The fire became known as the Great Peshtigo Fire.  There are varying accounts among scholars as to the total acres scorched by this monstrous fire.  Regardless of how they quantify the destruction of land, the fire was named after the town of Peshtigo (a boomtown at the time due to logging) because it was the hardest hit.  It was not the only city/area hit, in fact it is only a small portion of what burned that night, but the city was decimated. In all 1,152 people are known to have died in the fire and an additional 350 were believed dead, but not confirmed.

The fire is listed on several lists as one of the greatest American natural disasters/fires.  One item of interest was that on many of the "lists" I found, the Chicago fire, while more famous, was not even mentioned.  The Great Chicago Fire is talked about in history classes throughout the United States, while almost nothing is mentioned about the Great Peshtigo Fire that started at almost the same time and took many more lives and burned much more land.

Memorial Brick at Lambeau Field

To honor the young boy that saved Florence Cayemberg nee Villers' life, her descendants paid for a memorial stone to be placed in the walkway outside Lambeau Field.  Due to the courage of Joseph LaCrosse there are now over 500 descendants of Florence and her husband Eli Cayemberg!  Without the courage of Joseph LaCrosse, I wouldn't have my husband or two beautiful boys.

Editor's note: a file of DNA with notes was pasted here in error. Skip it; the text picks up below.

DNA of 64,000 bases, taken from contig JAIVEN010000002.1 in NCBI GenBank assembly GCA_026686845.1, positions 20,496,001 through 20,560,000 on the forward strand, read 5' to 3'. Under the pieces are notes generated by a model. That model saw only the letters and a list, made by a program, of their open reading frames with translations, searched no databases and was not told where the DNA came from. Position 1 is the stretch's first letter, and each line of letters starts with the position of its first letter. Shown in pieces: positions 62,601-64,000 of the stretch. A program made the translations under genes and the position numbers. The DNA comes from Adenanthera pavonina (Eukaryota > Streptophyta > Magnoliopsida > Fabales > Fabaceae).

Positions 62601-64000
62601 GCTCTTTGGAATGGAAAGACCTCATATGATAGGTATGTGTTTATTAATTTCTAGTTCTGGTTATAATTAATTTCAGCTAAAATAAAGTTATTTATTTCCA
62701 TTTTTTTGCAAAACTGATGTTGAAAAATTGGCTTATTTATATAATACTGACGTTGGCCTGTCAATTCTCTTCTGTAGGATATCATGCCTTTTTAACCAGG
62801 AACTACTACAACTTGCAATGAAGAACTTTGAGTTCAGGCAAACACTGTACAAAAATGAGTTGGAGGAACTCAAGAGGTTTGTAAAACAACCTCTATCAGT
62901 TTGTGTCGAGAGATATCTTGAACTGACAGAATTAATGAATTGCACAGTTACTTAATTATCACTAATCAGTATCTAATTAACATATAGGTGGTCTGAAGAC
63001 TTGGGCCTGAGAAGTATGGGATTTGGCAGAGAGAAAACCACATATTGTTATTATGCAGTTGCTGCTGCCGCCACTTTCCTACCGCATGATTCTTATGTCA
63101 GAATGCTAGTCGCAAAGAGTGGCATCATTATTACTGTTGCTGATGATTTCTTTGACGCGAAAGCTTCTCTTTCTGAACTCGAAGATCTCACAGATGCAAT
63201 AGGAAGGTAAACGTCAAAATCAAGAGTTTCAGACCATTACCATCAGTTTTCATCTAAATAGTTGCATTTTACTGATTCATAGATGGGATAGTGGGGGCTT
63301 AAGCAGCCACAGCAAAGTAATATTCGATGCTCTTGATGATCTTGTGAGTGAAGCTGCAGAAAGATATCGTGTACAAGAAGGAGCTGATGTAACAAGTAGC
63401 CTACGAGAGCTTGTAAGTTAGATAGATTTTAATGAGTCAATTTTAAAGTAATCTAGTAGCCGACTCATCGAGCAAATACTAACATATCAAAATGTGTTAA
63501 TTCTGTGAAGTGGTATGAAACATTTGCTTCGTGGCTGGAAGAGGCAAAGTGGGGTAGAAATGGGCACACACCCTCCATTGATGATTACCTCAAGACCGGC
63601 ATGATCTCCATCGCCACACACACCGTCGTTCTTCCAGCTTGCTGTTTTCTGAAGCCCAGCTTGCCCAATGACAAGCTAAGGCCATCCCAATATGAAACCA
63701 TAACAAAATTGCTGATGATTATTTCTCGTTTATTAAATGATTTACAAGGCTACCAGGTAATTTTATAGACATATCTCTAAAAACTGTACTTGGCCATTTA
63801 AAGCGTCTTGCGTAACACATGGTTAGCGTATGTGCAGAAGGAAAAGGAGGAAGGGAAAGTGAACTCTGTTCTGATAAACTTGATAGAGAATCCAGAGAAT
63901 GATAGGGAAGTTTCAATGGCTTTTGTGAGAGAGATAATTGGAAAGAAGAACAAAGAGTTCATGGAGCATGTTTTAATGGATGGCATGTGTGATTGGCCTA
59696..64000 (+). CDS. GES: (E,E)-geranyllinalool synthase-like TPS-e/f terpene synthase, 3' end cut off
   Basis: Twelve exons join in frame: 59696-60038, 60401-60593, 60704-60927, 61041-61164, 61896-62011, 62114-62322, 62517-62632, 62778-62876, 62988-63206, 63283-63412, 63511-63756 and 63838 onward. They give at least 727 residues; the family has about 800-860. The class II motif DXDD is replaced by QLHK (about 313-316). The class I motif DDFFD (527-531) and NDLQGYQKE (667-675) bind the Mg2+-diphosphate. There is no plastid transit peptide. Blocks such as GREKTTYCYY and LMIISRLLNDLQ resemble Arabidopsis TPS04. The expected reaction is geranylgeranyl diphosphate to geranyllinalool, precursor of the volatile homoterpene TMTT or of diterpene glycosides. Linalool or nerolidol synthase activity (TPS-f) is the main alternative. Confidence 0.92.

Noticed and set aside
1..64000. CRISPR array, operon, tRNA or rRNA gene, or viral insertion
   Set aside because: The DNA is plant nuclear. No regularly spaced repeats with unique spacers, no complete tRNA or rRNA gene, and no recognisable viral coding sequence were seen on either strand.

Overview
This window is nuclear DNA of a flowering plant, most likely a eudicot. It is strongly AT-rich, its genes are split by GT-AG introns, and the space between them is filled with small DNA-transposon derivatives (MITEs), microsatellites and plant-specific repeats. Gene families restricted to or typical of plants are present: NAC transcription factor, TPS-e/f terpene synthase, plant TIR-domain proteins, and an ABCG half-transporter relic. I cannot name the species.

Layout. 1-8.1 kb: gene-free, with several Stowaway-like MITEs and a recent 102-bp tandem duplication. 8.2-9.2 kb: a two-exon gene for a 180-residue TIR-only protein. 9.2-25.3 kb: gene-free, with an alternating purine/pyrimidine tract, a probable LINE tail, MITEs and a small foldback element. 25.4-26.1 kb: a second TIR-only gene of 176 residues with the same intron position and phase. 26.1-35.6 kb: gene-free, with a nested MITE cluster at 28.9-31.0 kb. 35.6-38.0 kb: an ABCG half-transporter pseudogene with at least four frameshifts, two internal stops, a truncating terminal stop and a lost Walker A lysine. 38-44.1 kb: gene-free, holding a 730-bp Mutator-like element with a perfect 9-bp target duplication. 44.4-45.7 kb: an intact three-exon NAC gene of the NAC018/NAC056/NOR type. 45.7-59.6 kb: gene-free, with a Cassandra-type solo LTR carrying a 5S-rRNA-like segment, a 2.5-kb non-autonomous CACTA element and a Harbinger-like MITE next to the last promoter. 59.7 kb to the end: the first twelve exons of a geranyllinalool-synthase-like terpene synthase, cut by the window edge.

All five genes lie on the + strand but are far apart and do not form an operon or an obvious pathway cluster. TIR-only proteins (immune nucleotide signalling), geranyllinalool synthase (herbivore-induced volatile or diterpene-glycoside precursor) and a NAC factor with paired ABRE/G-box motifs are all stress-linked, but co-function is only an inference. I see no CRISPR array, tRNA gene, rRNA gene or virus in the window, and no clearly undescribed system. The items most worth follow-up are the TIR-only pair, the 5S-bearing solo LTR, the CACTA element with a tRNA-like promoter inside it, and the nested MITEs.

There are several excellent books out on the Peshtigo Fire:

Firestorm at Peshtigo: A Town, Its People, and the Deadliest Fire in American History by Denise Gess and William Lutz

Peshtigo by Bill Bergstrom (a historical fiction that gave me chills and made me cry more than once!)

The Great Peshtigo Fire: An Eyewitness Account (Wisconsin) by Reverend Peter Pernin (a survivor of the fire that gave his account of the tragedy)

Ghosts of the Fireground : Echoes of the Great Peshtigo Fire and the Calling of a Wildland Firefighter by Peter Leschak (I just ordered this one and look forward to reading it)